Thursday, 10 September 2009

Petition to set up public inquiry into Lockerbie

An online petition to the UK Prime Minister has been instituted. It reads: We the undersigned petition the Prime Minister to launch a public inquiry to investigate the Lockerbie bombing.

I would have preferred the petition simply to refer to the "Lockerbie disaster" since there are those, such as John Parkes and Robbie the Pict, who contend, on grounds which are not fanciful, that the destruction of Pan Am 103 was caused, not by a bomb but by the explosion of munitions being carried as cargo. This explanation, as well as the various IED explanations, deserves to be explored. I would also have preferred the petition to refer to an "independent inquiry" since the demand that the inquiry be "public" makes it easier for the UK Government to resist on the ground that certain pertinent evidence is so sensitive that its public disclosure is not in the national interest: witness the assertions of public interest immunity advanced by the Foreign Secretary in Abdelbaset Megrahi's now-abandoned appeal.

However, notwithstanding these reservations, I shall be supporting the petition. British citizens or residents who wish to sign it can do so here.


  1. Hello,

    I set up the petition. Apologies for the incorrect wording. I'm hoping, however, that this kind of thing will be brought up in any subsequent public inquiry.


  2. That is to say, that I hope that the first public inquiry will explore the events of the day and the grounds of the conviction. It'll be a difficult enough struggle to get the government to agree to investigate it as it is. Quashing the conviction is paramount - the guilt of others can follow.

  3. As an inveterate Lockerbie petition organiser, I'm very surprised Mr Glendinning was able to slip this petition for a public inquiry past Number 10's rather efficient filtering system.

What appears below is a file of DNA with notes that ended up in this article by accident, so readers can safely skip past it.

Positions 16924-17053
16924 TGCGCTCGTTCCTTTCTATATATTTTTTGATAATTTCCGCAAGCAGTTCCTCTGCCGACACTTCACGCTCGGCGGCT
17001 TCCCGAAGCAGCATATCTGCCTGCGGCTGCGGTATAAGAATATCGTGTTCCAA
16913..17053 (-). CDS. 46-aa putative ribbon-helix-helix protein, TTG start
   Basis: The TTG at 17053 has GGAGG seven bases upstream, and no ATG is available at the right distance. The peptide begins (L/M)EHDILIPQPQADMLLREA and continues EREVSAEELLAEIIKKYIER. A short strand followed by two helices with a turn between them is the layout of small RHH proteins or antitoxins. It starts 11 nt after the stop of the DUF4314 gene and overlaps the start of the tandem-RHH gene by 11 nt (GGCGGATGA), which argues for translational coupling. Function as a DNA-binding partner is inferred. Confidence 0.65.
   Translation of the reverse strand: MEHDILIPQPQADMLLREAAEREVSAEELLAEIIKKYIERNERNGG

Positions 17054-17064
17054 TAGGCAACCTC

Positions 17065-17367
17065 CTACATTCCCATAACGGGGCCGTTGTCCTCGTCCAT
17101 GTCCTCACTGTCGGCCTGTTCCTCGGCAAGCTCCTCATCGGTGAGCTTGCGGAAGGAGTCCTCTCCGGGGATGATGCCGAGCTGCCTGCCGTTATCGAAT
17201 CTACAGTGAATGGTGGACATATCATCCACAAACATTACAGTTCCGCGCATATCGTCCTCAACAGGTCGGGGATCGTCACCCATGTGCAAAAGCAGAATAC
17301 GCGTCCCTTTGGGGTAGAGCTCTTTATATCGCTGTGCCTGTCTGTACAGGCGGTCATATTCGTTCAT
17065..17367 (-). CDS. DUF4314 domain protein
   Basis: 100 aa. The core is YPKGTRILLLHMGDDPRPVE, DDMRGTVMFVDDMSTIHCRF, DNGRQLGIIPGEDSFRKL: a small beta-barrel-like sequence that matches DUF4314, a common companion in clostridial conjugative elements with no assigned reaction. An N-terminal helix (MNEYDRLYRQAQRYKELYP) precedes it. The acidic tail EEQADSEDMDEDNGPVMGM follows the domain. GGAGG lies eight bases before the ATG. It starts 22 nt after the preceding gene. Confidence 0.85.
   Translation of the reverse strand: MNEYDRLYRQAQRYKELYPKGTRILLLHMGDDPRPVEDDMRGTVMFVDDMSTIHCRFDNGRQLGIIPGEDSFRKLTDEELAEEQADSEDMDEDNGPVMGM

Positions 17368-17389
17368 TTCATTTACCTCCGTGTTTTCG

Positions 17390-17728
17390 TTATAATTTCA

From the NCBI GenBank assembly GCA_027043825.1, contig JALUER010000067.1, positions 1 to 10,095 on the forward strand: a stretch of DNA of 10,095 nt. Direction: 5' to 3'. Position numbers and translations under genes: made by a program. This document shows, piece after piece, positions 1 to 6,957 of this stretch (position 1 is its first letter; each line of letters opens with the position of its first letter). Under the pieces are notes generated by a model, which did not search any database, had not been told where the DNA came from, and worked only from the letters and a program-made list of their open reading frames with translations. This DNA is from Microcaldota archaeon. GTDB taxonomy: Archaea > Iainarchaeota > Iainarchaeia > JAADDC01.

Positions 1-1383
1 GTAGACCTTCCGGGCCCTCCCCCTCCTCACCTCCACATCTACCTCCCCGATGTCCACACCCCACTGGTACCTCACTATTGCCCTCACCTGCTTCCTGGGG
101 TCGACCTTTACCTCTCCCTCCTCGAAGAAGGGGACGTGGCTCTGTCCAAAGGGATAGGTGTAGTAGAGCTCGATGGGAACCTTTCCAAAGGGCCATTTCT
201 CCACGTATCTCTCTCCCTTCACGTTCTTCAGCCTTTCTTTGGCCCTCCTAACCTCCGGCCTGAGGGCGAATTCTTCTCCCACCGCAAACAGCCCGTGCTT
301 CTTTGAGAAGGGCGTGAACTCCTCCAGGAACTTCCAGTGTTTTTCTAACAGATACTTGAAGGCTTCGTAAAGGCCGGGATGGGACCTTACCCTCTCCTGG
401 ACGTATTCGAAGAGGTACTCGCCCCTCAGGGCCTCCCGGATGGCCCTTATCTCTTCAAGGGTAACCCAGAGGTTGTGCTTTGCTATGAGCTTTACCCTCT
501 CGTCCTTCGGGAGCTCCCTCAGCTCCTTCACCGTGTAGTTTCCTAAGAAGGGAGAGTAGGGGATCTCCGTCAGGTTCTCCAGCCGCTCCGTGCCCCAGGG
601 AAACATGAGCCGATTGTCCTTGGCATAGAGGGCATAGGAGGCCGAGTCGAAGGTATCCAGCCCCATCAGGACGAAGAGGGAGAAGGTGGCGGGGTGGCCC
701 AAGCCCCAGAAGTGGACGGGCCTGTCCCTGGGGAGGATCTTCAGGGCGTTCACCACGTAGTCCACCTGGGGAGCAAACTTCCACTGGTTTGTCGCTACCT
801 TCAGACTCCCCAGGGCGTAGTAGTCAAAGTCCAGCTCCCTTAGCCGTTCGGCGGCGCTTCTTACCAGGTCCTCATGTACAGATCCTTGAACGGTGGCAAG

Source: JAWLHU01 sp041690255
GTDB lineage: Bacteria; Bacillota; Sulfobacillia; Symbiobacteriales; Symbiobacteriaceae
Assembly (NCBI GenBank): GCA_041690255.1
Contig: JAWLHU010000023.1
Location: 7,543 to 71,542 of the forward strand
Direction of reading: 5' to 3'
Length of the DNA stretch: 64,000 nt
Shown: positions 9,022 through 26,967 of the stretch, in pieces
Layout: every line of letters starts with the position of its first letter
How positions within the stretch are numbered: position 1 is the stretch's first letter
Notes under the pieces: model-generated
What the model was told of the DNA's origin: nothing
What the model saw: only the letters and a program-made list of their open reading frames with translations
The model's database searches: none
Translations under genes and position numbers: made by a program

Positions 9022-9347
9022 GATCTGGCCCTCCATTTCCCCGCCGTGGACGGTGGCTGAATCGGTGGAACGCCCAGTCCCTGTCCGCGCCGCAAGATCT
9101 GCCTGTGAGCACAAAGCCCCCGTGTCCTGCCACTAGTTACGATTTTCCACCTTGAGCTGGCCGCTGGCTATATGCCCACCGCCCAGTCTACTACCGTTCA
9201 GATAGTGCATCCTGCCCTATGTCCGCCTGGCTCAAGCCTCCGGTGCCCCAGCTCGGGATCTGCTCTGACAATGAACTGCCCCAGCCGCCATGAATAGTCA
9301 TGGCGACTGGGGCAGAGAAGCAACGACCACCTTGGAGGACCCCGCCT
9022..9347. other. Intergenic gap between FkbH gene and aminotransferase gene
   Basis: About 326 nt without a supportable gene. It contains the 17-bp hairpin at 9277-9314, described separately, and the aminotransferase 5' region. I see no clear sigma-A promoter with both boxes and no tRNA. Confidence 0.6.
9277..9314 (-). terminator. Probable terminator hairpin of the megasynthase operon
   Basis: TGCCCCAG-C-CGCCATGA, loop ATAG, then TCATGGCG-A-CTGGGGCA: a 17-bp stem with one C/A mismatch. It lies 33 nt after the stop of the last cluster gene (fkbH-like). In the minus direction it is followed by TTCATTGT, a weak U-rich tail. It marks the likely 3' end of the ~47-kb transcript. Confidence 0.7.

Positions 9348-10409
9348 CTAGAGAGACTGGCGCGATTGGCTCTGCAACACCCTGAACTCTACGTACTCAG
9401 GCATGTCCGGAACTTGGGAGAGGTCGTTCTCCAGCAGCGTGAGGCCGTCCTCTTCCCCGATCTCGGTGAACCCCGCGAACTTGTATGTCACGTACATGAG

Downing Street might however welcome such a petition at this juncture. The petition, which closes for signature on 9 December 2009, could be used by the UK at the UN General Assembly later this month to fend off the expected calls by Libya, the Arab League and the African Union for a 'United Nations Inquiry into the death of UN Commissioner, Bernt Carlsson, in the 1988 Lockerbie bombing' (see closed petition

    Despite these misgivings, I've signed Mr Glendinning's petition on the strict understanding that it's going to be a short sharp public inquiry - that is, neither a series of mini inquiries, nor a long drawn out Bloody Sunday type of inquiry.

  4. The Number 10 petitions website says that 500 signatures are now required to trigger an official response to a petition.

    I wouldn't be at all surprised to see, once this Lockerbie public inquiry petition closes on 9 December 2009 with, say, 600 signatures, that the required total of signatures is miraculously doubled to 1000!

    That's exactly what happened to my first petition which asked the Prime Minister to compensate and substantially increase the FCO pension of British diplomat, Patrick Haseldine, who was sacked for writing a letter to the Guardian 18 years ago.

    The full background and justification for this petition are set out in Patrick Haseldine's Wikipedia article. We believe that Patrick Haseldine was wrongfully dismissed from HM Diplomatic Service on 2 August 1989, having written a letter that was published in the Guardian newspaper on 7 December 1988. His sacking, and prior suspension for six months for appearing on BBC TV's "Question Time" on 25 February 1988, clearly constitute interferences with his Article 10 right to freedom of expression.

    Accordingly, Haseldine should be paid not only ex gratia compensation (on a par with the out-of-court settlement made in February 2006 to former Scottish police detective, Shirley McKie - see her eponymous Wikipedia article) but also a significantly enhanced FCO pension

    My petition had secured 126 signatures at its closure on 22 February 2007, when just 100 were needed for the official response.

    Notable signatories included:

    a. Sir Geoffrey Bindman, human rights lawyer;
    b. Iain McKie, father of Shirley McKie;
    c. Peter Preston, former editor of The Guardian;
    d. Michael Russell MSP, Scottish Minister for Culture, External Affairs and the Constitution;
    e. Dr Jim Swire, father of Lockerbie victim Flora Swire; and,
    f. David Winnick MP.

    By April 2007, Number 10 had surreptitiously revised the required number of signatures upwards to 200. Which meant that my petition's 126 signatories were denied an official response from the then Prime Minister (Tony Blair).

    Let us hope that the Lockerbie public inquiry petition ( doesn't suffer the same dastardly fate!

  5. At 6:00pm on 9 December 2009 the petition had a creditable 204 signatories.

    Another 296 people need to sign before midnight or the PM will simply ignore it.